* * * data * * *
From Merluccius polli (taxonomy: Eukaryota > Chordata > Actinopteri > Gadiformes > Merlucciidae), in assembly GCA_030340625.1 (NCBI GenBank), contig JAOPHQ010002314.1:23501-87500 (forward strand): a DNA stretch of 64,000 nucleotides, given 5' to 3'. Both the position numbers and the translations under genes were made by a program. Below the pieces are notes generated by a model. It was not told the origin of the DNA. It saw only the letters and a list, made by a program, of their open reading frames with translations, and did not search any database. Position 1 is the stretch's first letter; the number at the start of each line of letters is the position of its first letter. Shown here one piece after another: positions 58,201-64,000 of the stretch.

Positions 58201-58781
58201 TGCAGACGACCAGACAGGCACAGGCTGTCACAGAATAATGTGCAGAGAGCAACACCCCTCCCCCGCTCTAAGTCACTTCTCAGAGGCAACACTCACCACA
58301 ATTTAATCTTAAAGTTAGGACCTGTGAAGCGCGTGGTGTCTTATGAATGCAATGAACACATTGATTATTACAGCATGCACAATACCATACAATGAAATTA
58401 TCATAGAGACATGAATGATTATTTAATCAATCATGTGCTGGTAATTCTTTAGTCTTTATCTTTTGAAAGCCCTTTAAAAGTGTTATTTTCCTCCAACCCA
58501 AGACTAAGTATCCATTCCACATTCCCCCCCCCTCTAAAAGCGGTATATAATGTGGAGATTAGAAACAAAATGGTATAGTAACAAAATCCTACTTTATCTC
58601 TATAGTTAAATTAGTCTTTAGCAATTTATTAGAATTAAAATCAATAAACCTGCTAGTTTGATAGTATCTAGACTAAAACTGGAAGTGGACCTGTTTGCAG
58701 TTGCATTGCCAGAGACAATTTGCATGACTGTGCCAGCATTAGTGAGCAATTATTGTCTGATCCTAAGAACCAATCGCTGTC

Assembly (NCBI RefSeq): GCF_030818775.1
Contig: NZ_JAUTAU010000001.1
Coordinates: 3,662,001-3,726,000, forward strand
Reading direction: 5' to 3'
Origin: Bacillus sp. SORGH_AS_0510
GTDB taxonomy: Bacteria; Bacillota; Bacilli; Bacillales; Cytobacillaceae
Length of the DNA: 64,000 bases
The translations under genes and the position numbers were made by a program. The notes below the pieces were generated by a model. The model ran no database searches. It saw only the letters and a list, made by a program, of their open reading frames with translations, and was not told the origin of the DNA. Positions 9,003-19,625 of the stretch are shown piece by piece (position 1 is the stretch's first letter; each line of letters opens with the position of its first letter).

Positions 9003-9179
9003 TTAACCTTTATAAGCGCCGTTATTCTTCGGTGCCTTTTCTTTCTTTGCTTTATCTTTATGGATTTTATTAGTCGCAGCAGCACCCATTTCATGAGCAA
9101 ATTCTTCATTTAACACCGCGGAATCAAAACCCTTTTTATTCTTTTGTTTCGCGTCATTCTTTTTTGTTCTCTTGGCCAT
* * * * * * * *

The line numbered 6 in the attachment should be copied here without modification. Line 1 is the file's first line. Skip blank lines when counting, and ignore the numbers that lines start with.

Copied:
58501 AGACTAAGTATCCATTCCACATTCCCCCCCCCTCTAAAAGCGGTATATAATGTGGAGATTAGAAACAAAATGGTATAGTAACAAAATCCTACTTTATCTC